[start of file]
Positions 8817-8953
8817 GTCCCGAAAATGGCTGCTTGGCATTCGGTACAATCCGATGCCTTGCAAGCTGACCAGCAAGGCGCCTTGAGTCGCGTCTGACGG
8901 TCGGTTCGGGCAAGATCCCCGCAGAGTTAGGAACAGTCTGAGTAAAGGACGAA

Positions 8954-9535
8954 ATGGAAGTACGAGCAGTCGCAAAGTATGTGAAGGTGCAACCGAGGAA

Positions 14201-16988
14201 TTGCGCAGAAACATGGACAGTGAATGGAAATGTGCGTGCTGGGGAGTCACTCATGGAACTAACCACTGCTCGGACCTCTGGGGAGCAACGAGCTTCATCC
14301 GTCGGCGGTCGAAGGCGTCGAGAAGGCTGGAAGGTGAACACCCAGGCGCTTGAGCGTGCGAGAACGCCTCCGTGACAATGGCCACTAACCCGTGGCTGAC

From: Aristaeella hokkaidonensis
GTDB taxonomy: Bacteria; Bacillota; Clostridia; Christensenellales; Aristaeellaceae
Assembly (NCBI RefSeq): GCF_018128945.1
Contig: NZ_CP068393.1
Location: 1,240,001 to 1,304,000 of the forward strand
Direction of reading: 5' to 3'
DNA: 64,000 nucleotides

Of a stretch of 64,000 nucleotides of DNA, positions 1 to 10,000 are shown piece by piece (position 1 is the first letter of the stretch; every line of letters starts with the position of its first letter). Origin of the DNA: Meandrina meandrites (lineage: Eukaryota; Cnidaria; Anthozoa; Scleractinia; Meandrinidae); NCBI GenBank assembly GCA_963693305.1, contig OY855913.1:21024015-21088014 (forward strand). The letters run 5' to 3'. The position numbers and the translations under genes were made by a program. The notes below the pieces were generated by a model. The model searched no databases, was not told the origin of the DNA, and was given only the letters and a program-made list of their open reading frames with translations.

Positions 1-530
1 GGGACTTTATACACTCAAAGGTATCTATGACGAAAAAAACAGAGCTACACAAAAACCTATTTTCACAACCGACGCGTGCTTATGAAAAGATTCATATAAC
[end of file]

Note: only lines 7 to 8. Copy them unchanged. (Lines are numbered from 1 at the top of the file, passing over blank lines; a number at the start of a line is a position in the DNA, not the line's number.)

14201 TTGCGCAGAAACATGGACAGTGAATGGAAATGTGCGTGCTGGGGAGTCACTCATGGAACTAACCACTGCTCGGACCTCTGGGGAGCAACGAGCTTCATCC
14301 GTCGGCGGTCGAAGGCGTCGAGAAGGCTGGAAGGTGAACACCCAGGCGCTTGAGCGTGCGAGAACGCCTCCGTGACAATGGCCACTAACCCGTGGCTGAC